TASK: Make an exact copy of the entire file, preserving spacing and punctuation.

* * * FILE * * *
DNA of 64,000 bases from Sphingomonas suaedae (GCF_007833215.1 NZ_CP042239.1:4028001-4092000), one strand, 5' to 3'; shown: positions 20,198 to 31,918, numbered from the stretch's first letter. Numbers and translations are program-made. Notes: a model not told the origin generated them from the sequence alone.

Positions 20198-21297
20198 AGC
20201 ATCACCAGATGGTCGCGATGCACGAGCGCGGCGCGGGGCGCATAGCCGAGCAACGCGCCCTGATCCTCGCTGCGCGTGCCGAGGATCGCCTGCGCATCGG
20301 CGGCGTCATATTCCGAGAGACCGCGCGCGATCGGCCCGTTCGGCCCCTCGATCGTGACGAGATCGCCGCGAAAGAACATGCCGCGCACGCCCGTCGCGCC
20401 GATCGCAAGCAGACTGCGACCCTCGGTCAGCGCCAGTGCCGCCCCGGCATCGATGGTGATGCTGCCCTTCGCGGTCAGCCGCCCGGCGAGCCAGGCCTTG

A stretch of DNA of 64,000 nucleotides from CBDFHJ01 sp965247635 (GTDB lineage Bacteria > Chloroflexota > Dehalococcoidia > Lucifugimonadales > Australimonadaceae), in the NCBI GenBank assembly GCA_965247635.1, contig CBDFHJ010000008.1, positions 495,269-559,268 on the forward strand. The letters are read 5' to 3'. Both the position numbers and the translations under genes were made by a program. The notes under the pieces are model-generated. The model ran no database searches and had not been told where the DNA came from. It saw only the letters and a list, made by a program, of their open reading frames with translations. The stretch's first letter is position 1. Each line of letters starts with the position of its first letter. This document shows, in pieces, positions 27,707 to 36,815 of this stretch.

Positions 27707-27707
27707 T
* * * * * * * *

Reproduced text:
DNA of 64,000 bases from Sphingomonas suaedae (GCF_007833215.1 NZ_CP042239.1:4028001-4092000), one strand, 5' to 3'; shown: positions 20,198 to 31,918, numbered from the stretch's first letter. Numbers and translations are program-made. Notes: a model not told the origin generated them from the sequence alone.

Positions 20198-21297
20198 AGC
20201 ATCACCAGATGGTCGCGATGCACGAGCGCGGCGCGGGGCGCATAGCCGAGCAACGCGCCCTGATCCTCGCTGCGCGTGCCGAGGATCGCCTGCGCATCGG
20301 CGGCGTCATATTCCGAGAGACCGCGCGCGATCGGCCCGTTCGGCCCCTCGATCGTGACGAGATCGCCGCGAAAGAACATGCCGCGCACGCCCGTCGCGCC
20401 GATCGCAAGCAGACTGCGACCCTCGGTCAGCGCCAGTGCCGCCCCGGCATCGATGGTGATGCTGCCCTTCGCGGTCAGCCGCCCGGCGAGCCAGGCCTTG

A stretch of DNA of 64,000 nucleotides from CBDFHJ01 sp965247635 (GTDB lineage Bacteria > Chloroflexota > Dehalococcoidia > Lucifugimonadales > Australimonadaceae), in the NCBI GenBank assembly GCA_965247635.1, contig CBDFHJ010000008.1, positions 495,269-559,268 on the forward strand. The letters are read 5' to 3'. Both the position numbers and the translations under genes were made by a program. The notes under the pieces are model-generated. The model ran no database searches and had not been told where the DNA came from. It saw only the letters and a list, made by a program, of their open reading frames with translations. The stretch's first letter is position 1. Each line of letters starts with the position of its first letter. This document shows, in pieces, positions 27,707 to 36,815 of this stretch.

Positions 27707-27707
27707 T